One could be forgiven for actually believing that, too, since the small bag is actually quite full of corn chips. This stands in stark contrast to most American corn chip bags, which barely meet the minimum legal definition of “corn chips”. That is to say, they usually contain two corn chips, or three if you’re really lucky. The Mr. Chips bag, on the other hand, contains a surprising 3.53 ounces (or 100 grams) of corn chips which pack an equally surprising 560 calories. This is quite a colossal chunk of corn chips, especially in light of the instructions on the package: “You just don’t bite your Mr. Chips chip. You go all out and gobble them all up.”
After consuming the entire bag of chips, it became apparent that this plentiful portion could be a plot to induce corn-chip-related corpulence in the agents of the Federal Bureau of Foreign Culinary Relations. While transforming us into lazy lumps of feckless flab would have been a brilliant plot to slow us down in our pursuit of Wong Lo Kat, further investigation revealed no evidence of Mangoustani malice. Instead, it was determined that the wonders of downsizing simply hadn’t made it into the world of Pinoy Spaghetti Flavored Corn Chips.
I’ve never eaten Pinoy spaghetti myself, so I’ll have to take Mr. Chips at his word when he says the flavor is authentic. At least I know they really were fortified with vitamin A and iron. After all, the Sangkap Pinoy seal never lies.
Everyone knows that pizza is practically a world wide culinary icon, which says a lot about either pizza or globalization. Chips are another global foodstuff. So, it only made sense for certain companies to create pizza flavored chips and other starchy snacks. Here in the US, one food item among the hordes that exist, and one that has popularity rivaling that of pizza, is the humble nacho: cheese melted on a tortilla chip. These ostensibly Mexican hybrid snacks (which are most definitely not Mexican) also have chip incarnations, which is a little strange considering that nachos involve chips by definition. In fact, one of the flagship flavors of one of the most widely consumed brand of chips, Doritos (which sort of means “turned golden” in Spanish) is nacho! Anyhow, it only seems natural that, at some point, someone would have to create something that combined the holy trinity that I just made up, something so artificially Italian, so cheesy-ly not-really-Mexican, and so crunchily chip-like. Something with 70 calories from fat, virtually no protein, and a whopping 230 grams of sodium seemed to be inevitable. Lo and behold, here it is, something to fulfill our longing, the almighty Nacho Pizza Chip, courtesy of…the Philippines?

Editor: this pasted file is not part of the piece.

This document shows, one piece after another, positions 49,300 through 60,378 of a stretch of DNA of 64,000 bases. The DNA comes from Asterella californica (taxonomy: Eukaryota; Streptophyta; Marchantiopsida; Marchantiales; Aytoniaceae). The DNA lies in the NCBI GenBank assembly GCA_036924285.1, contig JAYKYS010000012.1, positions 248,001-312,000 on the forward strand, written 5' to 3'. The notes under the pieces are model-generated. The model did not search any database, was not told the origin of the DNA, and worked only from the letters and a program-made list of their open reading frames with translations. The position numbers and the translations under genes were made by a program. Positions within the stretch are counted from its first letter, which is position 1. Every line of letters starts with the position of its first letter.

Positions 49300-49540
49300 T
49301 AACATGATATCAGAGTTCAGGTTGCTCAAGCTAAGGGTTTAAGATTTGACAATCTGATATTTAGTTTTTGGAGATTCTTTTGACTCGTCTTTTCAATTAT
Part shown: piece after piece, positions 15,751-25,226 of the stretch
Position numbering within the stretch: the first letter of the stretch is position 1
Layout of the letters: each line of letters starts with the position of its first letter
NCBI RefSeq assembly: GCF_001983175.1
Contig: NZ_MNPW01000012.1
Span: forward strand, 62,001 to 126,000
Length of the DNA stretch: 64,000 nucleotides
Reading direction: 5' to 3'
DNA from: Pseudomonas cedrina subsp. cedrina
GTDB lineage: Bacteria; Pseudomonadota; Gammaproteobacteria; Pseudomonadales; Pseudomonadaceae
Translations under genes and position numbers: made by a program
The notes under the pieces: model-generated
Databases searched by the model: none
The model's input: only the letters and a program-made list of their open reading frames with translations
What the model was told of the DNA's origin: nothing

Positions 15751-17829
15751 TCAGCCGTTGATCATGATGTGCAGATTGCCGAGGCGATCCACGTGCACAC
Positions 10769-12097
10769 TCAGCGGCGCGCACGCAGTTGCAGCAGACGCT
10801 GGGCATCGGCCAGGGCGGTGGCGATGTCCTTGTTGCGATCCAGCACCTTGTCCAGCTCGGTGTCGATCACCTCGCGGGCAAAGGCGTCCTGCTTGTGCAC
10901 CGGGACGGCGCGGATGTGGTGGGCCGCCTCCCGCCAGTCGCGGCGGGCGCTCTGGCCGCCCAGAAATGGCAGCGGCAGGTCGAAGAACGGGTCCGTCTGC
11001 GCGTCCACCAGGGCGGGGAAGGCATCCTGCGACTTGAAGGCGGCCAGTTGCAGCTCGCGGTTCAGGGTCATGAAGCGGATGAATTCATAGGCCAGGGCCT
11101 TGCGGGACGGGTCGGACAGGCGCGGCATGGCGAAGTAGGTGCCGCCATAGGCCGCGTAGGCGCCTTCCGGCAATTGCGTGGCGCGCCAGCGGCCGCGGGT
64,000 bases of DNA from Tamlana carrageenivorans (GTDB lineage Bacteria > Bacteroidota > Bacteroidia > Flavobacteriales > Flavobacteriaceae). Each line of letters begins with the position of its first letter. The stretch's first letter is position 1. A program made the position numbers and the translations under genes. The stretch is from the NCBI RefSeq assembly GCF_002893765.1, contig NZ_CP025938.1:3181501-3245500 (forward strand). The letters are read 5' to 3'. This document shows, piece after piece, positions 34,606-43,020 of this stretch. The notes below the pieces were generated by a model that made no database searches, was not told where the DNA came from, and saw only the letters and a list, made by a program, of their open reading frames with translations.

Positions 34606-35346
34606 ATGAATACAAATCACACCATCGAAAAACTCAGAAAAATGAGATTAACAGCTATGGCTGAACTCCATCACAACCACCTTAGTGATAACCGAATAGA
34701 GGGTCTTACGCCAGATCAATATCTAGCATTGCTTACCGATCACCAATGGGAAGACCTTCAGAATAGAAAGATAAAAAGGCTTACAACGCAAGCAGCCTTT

That’s right, the Philippines; a country that’s only connection to Mexico is that they were both colonized by the Spanish, and only connection to Pizza is that Italian Americans have probably been there at some point, houses Jack n’ Jill, a company that creates chips, and rather strange chips, as you’ll soon find out.
“So, what is a Jack n’ Jill ‘Piattos’ line Nacho Pizza Chip like?” you may well ask.
Is it an enigmatic chip, with subtle flavors reminiscent of homemade nachos and pizza? Not really.
Is it ostentatious, with big bold flavors that don’t leave much to think about? Sort of.
Is it a bizarre mish-mash of strange vaguely pizzoid and nachoid flavors that physically assaults your tastebuds, kicks you in the groin, steals your phone, takes out your SIM card, and then tells you to call the police, not letting you remember exactly what it is you just ate? Pretty much.
See, Nacho Pizza chips are a strange beast indeed, probably containing more things that start with “Hydrox” than cheese. Realistically, one could probably sue Jack n’ Jill for false advertising, considering all of the yummy looking plastic peppers and olives and onions they put on the packaging but are most definitely not in the chips. Unfortunately, I have no idea how the Filippino legal system works, so that probably won’t happen.
In reality, the chips taste like every other pizza chip that exists, except the fact that it is an incredibly weak flavor. It sort of tastes like a pizza chip, but not exactly. It definitely doesn’t taste like actual pizza, and you can’t really taste Nacho flavor. Really, the chips have no reason to exist, unless they’re a product that was created by some sort of Soursopian Mangoustani Communist Filippino affiliate that has the sole purpose of poisoning agents of the FBFCR.